Burford HGV ban to be scrapped
Today (Wednesday 5th January) the new Cabinet Member for Transport at Oxfordshire County Council, Cllr Duncan Enright, made a decision on the future of the Burford HGV ban that has been in place since August 2020 as part of an experimental trial to reduce the number of HGVs travelling through the town.
At the meeting representations were made by those in favour of the scheme, particularly from Burford Town Council and those against which consisted mainly from neighbouring communities that have been impacted by the displacement caused from the trial as well as local hauliers.
Cllr Liam Walker, county councillor for the Hanborough & Minster Lovell division, addressed the meeting virtually to share the concerns raised on behalf of residents in his division.
He said, "A quick visit to Leafield village for example and you will see clear evidence of the devastation this scheme is causing to that small community. Verges ruined, roads crumbling, HGVs stuck passing one another outside the village primary school and numerous visits from Thames Water to fix damaged pipes in verges that have been driven on. Likewise, the same can be said for Crawley parish which sits right at the bottom of the Windrush Valley with narrow roads running through it and has the same daily issues we have seen in other villages impacted by this restriction."
Cllr Walker added, "Burford sits on a major A-road which is designed to take freight traffic but with this scheme in place we are seeing HGVs pushed down single-track roads to go about their business of delivering. We can clearly see in the report that displacement has taken place with the data showing an increase in Crawley, Leafield and Witney in particular."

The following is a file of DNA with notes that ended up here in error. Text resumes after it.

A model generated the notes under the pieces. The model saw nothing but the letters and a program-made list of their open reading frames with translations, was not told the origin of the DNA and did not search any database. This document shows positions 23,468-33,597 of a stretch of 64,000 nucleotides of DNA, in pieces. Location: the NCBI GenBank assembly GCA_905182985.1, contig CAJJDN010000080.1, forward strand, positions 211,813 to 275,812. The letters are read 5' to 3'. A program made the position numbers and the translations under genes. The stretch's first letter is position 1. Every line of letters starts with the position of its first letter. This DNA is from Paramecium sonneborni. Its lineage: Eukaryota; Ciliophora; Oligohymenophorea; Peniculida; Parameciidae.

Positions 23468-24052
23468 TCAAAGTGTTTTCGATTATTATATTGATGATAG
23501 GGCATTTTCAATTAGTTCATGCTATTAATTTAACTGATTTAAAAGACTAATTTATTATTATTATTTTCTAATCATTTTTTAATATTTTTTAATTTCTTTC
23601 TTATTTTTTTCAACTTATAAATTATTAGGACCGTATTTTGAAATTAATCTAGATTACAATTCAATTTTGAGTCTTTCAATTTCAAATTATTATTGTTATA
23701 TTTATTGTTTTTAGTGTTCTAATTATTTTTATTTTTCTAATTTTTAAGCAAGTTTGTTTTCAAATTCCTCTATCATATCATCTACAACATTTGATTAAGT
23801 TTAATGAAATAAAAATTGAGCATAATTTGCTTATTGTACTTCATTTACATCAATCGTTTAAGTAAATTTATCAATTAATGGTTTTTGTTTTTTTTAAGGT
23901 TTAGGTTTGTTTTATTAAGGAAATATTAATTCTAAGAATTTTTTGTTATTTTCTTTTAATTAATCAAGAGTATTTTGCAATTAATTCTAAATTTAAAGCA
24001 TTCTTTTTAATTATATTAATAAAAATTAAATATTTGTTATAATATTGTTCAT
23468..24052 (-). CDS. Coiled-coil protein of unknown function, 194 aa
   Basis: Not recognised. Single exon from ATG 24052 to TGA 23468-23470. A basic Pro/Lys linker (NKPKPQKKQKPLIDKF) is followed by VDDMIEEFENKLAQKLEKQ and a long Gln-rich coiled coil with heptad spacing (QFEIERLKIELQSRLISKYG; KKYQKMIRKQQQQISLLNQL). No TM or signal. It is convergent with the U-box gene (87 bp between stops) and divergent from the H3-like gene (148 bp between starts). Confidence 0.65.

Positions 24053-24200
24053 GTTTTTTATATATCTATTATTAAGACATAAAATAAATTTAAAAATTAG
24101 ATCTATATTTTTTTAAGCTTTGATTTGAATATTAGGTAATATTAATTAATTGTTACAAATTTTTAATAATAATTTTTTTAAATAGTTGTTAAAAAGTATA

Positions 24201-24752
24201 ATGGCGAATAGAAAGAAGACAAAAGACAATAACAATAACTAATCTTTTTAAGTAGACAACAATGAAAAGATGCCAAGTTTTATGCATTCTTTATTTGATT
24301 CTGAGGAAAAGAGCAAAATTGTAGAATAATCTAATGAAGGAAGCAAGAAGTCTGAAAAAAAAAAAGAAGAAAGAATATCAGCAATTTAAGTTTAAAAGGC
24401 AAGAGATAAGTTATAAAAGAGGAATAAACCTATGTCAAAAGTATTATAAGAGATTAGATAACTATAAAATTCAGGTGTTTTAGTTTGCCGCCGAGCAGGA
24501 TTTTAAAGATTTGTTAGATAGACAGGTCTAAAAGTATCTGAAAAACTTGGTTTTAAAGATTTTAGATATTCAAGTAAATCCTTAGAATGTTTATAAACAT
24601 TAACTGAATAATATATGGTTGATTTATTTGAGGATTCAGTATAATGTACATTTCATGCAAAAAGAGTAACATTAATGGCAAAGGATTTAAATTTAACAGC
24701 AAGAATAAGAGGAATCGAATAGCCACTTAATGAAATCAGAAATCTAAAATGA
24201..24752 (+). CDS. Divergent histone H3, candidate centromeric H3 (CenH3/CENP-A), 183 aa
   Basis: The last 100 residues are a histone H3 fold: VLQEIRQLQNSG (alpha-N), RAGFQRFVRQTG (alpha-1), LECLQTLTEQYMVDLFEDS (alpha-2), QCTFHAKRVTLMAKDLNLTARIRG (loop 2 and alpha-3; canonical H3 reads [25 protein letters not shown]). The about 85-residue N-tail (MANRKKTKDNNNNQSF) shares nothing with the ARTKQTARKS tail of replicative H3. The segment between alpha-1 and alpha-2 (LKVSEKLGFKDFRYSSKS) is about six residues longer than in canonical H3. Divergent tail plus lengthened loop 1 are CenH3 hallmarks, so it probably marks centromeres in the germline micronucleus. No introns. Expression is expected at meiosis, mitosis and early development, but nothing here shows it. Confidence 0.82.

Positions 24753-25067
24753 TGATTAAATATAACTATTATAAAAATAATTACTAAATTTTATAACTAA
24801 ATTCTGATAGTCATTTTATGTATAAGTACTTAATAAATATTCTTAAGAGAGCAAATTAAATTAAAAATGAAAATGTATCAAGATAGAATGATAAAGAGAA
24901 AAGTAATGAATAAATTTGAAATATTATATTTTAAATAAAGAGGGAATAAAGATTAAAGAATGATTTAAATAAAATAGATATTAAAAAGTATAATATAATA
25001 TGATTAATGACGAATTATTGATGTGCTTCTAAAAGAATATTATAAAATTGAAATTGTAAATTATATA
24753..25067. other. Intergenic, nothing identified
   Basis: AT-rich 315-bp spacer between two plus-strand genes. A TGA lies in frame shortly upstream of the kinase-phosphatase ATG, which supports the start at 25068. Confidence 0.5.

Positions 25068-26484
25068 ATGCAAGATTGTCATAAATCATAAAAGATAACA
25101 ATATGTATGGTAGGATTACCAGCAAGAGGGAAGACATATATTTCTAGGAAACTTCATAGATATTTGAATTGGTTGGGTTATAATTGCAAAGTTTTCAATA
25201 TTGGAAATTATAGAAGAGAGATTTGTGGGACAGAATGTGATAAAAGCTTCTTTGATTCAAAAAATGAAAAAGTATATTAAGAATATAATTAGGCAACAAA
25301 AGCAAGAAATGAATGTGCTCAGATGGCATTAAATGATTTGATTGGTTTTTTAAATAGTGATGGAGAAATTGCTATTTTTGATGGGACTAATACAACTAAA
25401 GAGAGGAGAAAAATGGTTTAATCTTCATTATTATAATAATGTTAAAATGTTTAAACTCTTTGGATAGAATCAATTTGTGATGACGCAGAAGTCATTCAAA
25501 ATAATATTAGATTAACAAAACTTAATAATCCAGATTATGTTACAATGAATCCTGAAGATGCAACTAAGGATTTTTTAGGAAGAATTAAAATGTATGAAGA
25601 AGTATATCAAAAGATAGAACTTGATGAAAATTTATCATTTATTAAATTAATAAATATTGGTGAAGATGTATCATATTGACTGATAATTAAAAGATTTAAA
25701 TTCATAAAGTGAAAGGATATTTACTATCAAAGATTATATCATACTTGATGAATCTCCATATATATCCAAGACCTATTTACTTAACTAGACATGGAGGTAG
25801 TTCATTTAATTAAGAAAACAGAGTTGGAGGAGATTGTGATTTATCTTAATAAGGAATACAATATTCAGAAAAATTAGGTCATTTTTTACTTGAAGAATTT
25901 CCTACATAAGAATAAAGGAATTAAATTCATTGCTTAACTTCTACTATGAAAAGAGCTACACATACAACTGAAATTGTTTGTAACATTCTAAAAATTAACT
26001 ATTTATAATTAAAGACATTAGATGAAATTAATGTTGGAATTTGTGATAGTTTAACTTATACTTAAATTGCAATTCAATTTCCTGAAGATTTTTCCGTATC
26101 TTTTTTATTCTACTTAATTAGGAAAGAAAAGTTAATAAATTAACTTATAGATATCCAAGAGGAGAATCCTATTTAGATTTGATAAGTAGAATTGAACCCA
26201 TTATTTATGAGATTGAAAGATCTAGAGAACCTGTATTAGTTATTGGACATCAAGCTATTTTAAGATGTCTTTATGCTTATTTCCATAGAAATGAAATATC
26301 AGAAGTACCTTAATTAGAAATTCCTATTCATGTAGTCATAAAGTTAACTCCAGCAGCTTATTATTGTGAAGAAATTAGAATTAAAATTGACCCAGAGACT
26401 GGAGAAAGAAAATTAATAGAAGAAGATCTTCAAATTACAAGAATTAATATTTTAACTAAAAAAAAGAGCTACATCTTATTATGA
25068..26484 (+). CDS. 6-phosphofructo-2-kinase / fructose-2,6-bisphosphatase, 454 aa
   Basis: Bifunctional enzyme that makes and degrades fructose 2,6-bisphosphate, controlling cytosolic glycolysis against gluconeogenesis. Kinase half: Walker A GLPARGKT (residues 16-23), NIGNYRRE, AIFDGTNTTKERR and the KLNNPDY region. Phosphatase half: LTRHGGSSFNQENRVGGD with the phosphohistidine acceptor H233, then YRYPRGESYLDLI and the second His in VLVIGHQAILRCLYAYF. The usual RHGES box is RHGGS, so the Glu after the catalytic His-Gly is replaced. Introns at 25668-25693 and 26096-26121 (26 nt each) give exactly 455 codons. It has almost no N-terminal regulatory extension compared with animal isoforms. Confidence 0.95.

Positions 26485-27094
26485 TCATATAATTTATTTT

In support of the work of HGV drivers Cllr Walker said, " Let me be clear, HGV drivers are not bad people ladies and gents. We have seen more recently their importance during the pandemic to get medical supplies around the country, keeping our supermarkets shelves well stocked, and getting fuel to fuel stations. Restrictions like this that offer no immediate diversion does nothing but add travel time, mileage, and increasing air pollution in places like Bridge Street and West End in Witney which is already part of an air quality management area."
Cllr Walker concluded saying he supported option A recommendation that has been set out in the report to the Cabinet Member by officers at the county council. This recommendation stated: Approve officers to consider the costs and benefits of developing area wide restrictions across Oxfordshire including close working with neighbouring authorities, as part of the county wide freight strategy, as soon as practicable. Noting any future approval of area wide weight restrictions would likely see existing environmental weight restrictions revoked subject to consultation.
Cllr Duncan Enright concluded the meeting by going through the options set out in the report and then made the decision to approve option A of the report as set out above. This now means that the Burford trial will come to an end this February.